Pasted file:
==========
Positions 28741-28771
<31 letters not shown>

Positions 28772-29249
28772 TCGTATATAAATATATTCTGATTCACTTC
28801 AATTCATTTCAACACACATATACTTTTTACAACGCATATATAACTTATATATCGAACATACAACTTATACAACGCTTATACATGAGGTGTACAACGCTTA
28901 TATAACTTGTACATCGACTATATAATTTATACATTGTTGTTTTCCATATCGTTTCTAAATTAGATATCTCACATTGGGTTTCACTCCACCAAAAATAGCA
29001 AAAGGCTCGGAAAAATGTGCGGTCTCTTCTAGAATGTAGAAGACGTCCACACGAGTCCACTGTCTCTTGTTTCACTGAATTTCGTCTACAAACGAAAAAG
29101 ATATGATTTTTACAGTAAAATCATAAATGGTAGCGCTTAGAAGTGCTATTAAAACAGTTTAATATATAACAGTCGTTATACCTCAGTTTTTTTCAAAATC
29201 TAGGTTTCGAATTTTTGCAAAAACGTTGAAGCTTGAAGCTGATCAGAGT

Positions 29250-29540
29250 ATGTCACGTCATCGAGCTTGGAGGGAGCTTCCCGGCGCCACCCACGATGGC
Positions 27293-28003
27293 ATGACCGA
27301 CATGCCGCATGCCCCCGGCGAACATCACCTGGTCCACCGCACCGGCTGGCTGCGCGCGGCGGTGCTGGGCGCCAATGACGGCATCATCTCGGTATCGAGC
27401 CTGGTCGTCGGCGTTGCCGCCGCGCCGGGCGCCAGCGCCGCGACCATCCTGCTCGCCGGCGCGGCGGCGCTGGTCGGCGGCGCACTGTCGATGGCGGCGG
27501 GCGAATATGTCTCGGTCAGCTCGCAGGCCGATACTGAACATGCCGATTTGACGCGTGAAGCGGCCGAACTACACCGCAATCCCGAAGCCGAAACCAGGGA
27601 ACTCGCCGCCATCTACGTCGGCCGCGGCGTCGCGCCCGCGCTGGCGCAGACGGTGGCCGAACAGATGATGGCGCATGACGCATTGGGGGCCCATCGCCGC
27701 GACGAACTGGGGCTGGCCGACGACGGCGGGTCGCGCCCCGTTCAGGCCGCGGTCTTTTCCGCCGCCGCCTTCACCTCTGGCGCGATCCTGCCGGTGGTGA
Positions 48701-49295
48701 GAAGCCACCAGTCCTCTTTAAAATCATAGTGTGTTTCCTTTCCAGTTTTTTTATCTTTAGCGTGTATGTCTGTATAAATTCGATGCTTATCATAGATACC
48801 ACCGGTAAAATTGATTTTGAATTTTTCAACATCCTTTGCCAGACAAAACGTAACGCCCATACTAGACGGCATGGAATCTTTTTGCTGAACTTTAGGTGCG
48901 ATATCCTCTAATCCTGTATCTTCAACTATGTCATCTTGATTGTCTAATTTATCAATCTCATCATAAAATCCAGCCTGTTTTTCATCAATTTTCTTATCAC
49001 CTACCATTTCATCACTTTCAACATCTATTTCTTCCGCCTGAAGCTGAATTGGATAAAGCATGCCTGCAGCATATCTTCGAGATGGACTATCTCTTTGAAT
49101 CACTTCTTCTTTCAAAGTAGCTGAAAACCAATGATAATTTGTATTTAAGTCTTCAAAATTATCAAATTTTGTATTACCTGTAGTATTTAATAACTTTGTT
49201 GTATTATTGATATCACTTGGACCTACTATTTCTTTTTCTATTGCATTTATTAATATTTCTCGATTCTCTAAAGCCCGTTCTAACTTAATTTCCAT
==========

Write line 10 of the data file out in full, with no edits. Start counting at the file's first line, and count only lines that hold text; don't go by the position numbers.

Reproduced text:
Positions 29250-29540